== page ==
Not that we would take Her seriously either. I've given up on Whittaker's take on The Doctor: all 'quirky' and 'wacky' without an ounce of sense to Her. The Battle of Ranskoor Av Kolos showcases why she was all wrong and it has nothing to do with her gender. Whittaker's version of The Doctor goes from 'deadly serious' to fangirl in a switch. One moment She's going to take down "Tim Shaw", then immediately squeal about meeting an Ux.

How can anyone rally around a character that seems dead-set on being brain-dead?

Image result for the battle of ranskoor av kolosThe acting was not strong, though to be fair the actors really did not have much if anything to work with. Guest star Addy I think was miscast as this wounded warrior. He gave it as good a go as possible but his first appearance was nowhere near as tense as he and director Jamie Childs thought. Eventually Paltraki faded in terms of importance to where I forgot he was there.

Also, the name 'Paltraki' does not shake the idea that Chibnall came up with this episode while dining on souvlaki and chugging far too much ouzo.

The main cast was also bad, which is a terrible disappointment. I'm used to seeing Gill and Cole be bad. It's always a contest to see which one of them is worse and here Cole is the clear winner, with his Ryan being so blank and monotone as to be comatose. The disappointment was Walsh, who has been the only good thing on Doctor Who this series/season. His efforts to be the wrath of God fell almost hilariously flat. He never convinced me that he had a mad desire for revenge or was consumed by rage.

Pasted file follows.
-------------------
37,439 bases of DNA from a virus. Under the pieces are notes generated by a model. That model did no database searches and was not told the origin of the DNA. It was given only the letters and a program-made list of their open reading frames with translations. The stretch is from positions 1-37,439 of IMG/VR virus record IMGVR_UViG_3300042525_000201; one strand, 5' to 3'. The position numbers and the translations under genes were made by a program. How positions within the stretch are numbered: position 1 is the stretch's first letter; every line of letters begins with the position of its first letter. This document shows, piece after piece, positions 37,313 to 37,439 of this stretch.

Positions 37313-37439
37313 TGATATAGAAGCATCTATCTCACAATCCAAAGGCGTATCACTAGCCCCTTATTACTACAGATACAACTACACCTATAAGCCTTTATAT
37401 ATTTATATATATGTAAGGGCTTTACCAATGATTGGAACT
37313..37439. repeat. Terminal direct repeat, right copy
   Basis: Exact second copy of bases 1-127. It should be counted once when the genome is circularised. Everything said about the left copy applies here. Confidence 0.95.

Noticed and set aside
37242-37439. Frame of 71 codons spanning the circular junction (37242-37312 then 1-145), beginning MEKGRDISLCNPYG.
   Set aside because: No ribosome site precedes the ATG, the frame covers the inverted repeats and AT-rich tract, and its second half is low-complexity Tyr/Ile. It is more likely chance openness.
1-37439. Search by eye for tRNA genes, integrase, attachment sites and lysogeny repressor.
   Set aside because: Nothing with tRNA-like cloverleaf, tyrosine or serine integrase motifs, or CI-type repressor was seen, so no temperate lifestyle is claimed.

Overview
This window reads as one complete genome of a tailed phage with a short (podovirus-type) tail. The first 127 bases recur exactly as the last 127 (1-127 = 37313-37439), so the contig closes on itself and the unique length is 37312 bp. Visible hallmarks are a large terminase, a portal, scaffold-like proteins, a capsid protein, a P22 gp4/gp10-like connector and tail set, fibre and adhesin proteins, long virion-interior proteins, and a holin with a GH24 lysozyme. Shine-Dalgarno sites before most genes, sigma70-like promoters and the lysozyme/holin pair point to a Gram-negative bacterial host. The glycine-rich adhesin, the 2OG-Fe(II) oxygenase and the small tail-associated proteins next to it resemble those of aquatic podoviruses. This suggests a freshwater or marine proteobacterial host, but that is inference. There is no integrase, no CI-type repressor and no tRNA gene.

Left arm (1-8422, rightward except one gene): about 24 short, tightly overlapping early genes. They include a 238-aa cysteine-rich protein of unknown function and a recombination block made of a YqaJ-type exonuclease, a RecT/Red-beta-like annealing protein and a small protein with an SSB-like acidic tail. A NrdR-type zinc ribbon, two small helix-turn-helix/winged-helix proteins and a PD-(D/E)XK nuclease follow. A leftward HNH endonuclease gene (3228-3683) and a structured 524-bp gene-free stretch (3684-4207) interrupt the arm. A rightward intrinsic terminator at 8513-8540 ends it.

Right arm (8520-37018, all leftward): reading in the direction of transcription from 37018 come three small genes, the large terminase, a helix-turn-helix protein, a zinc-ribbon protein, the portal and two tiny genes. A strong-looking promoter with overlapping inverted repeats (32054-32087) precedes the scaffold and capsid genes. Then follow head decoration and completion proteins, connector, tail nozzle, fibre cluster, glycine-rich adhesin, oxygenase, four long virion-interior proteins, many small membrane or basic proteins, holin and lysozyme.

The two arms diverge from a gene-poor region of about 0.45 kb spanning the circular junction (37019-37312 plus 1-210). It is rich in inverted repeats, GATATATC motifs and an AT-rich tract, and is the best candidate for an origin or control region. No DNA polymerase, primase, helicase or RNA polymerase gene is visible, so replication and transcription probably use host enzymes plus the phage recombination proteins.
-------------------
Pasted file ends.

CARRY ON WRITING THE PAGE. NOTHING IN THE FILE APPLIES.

Perhaps by this time he was just tired and decided it was not worth the effort to lift the series. Same goes for Segun Akinola's score, which once was subtle and effective but now has gone full-Murray Gold in beating the 'tension' into things. Walsh and Akinola were the polar opposites: one underplaying things, one overdoing things.

As for Whittaker, her scrunchy face acting and wild hysterics are now rote. Maybe a Female Doctor would have worked. Jodie Whittaker however shows that just because you got a woman in the role does not mean that any woman will do.

The Battle of Ranskoor Av Kolos was boring. I don't think anything actually happened, and unfortunately this episode was not worth being a series/season finale. It wasn't even worth being a regular episode.


Next Episode: Resolution

Monday, June 3, 2019

The Woman Who Had A Frog In Her Throat: It Takes You Away Review

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It's a sad thing when a talking frog is one of the less silly elements of what is meant as a science fiction/fantasy show, but It Takes You Away has such an awful inconsistent tone that one can only marvel at how comically bad it all is.

The Doctress (Jodie Whittaker) and Her 'fam': Graham (Bradley Walsh), his step-grandson Ryan (Tosin Cole) and hanger-on Yaz (Mandip Gill) are in 2018 Norway (She learns this by eating the grass or dirt, I'm not sure which). No sooner can you say 'Jump' before She gets them on a mysterious adventure.

A rotting old house holds Hanne (Ellie Wallwork), a young blind girl who is afraid of the monsters laying siege. "It takes you away", she cries out. Her father, Erik, moved them to this remote area after his wife Trine's death, but now he has disappeared and Hanne thinks 'they' took him away. Ryan suggests Erik just ran off but the others will help find him.

There's a mirror that does not offer a reflection, which is really a portal to a parallel world. Here, She discovers with Graham and Yaz an antizone, a place that separates two worlds that should not connect. In the antizone is Ribbons of the Seven Stomachs (Kevin Eldon), an alien who guides them for a price. Ribbons puts them in danger with the Flesh Moths, but they end up eating him before they find Erik (Christian Rubek).

They also find Trine (Lisa Stokke), apparently very alive and well. Things grow more complicated when Graham finds Grace (Sharon D. Clarke) also in this universe. This however, is not real, and She realizes they are in a Solitract, a consciousness that affects whatever universe it is in.